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Tesla vs Lucid: Lessons for Data Companies

When Tesla started manufacturing and selling cars in 2011, people lined up to buy them. The cars had one main selling point: the electric drivetrain. Everything else about the car was akin to early-stage technology; creating their reputation as well-intentioned but poorly fitted and built cars. It had low range, interiors were plastic for a $120K car, no self-driving, poor build quality, and the list goes on. But at the time, people still lined up to buy them.

Ten years later, in 2021, any company that wants to make and sell electric cars must meet the buyer’s expectations, which have skyrocketed. Lucid Motors’ car, Air, is the case in point. Buyers today want their car to be technologically superior to the Tesla, and for the manufacturing quality to be impeccable, they want an established charging infrastructure, and the list goes on. In short, the value proposition of an electric car does not lie in just being an electric car.

See a demo of Quaeris and how it's the industry leader in augmented BI

About 16 years ago when I first saw Tableau as a young analyst, I was fascinated, and I knew it was going to change the world. The world adopted Tableau with all its shortcomings and Tableau improved its product over 10 years. Tableau and Power BI is like the Teslas of the BI space, they came with the vision, but analytics now require much more than the dashboard of 10 years ago. The bar has been raised and the onus is on augmented analytics tools to prove that we are a superior product, much like the Lucid Air.

IT had Taxation without representation

When Tableau came out, business users flocked to swipe their credit cards and start their own BI shop – every department from sales to marketing, even HR had their own version of dashboards and reports and BI developers being hired. This was driven by the growing hunger for data, but soon enough, businesses realized that they required governance and standardization to gain meaningful insights.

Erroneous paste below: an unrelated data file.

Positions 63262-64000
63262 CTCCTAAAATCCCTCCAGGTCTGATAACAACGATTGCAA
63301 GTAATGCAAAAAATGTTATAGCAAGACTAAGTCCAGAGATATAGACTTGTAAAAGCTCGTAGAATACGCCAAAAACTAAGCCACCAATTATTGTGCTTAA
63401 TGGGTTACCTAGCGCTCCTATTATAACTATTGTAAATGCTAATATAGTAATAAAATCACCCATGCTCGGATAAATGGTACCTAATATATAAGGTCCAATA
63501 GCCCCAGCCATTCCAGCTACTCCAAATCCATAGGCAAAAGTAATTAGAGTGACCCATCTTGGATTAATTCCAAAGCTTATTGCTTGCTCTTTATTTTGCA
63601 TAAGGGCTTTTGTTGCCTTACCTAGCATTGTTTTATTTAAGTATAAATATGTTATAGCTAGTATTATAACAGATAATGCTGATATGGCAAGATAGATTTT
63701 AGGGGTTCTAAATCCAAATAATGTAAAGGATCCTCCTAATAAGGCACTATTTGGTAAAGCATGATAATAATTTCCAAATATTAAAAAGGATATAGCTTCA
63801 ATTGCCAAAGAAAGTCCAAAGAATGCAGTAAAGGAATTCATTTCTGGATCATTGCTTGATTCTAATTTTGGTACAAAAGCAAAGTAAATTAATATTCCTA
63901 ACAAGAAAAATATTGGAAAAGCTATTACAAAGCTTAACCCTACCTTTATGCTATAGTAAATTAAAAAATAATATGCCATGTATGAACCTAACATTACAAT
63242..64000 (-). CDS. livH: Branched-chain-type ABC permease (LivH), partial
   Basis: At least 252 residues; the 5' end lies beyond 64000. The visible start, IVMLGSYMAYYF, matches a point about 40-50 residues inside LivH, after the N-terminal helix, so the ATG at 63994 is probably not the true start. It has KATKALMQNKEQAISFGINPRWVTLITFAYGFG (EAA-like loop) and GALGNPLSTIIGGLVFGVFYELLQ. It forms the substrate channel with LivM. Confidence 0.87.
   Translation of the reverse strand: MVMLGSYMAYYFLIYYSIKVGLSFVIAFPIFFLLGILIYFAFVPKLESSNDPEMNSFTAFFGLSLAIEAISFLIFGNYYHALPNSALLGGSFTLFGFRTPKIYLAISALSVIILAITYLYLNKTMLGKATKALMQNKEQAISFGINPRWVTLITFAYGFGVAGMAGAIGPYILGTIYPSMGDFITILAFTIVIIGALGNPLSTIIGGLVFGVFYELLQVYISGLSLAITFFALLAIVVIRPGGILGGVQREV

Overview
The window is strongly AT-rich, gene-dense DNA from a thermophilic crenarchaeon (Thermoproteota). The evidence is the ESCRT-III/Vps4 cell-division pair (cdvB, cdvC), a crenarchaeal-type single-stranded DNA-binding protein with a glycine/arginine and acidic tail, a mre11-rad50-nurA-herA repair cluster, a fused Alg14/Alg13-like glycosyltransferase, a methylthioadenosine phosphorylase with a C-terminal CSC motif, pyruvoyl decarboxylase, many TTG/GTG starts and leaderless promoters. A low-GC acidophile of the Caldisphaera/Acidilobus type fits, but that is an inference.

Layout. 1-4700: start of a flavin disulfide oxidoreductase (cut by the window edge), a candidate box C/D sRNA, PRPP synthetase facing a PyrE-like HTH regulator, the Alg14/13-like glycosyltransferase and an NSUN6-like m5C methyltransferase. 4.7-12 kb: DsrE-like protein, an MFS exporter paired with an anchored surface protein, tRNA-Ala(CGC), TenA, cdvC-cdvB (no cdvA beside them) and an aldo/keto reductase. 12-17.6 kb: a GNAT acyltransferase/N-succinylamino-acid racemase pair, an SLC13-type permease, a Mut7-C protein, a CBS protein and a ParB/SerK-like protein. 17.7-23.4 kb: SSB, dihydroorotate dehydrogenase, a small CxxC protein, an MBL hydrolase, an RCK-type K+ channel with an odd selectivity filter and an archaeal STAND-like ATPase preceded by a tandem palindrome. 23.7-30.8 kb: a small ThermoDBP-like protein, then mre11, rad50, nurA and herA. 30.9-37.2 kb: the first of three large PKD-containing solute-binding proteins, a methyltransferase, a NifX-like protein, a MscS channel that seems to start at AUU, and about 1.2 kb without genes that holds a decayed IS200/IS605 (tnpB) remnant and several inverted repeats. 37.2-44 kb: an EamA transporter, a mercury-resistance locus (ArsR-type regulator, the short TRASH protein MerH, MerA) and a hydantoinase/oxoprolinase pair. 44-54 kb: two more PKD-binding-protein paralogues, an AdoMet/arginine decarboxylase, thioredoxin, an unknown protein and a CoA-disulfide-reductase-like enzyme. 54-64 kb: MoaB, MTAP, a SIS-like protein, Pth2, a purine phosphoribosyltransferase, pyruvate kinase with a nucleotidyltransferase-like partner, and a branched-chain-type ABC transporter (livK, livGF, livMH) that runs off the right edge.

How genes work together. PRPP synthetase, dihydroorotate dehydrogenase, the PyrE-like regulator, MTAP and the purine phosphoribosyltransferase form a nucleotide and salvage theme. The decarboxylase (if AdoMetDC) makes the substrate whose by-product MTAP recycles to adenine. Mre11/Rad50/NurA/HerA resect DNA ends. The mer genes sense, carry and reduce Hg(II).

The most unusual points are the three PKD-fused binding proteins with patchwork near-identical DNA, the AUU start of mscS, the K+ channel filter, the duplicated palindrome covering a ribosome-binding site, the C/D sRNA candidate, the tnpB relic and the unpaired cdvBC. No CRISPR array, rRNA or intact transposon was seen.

IT had Taxation without representation

This mad rush to buy BI tools and set up shop was appropriately named ‘Shadow BI’. IT had no control, but they were blamed for the data issues. IT faced taxation for faults while lacking representation in system design. Microsoft saw this gap and designed Power BI to give control back to IT. Businesses would get curated dashboards from centralized Data teams.

Today’s BI exists as a compromise between business and central data teams.

Quaeris is not a compromise for anyone

    • IT should have the responsibility of enabling, managing, securing, and provisioning the data. 
    • Business analysts need to be able to get answers from their data seamlessly
    • BI developers should be relieved of repeated work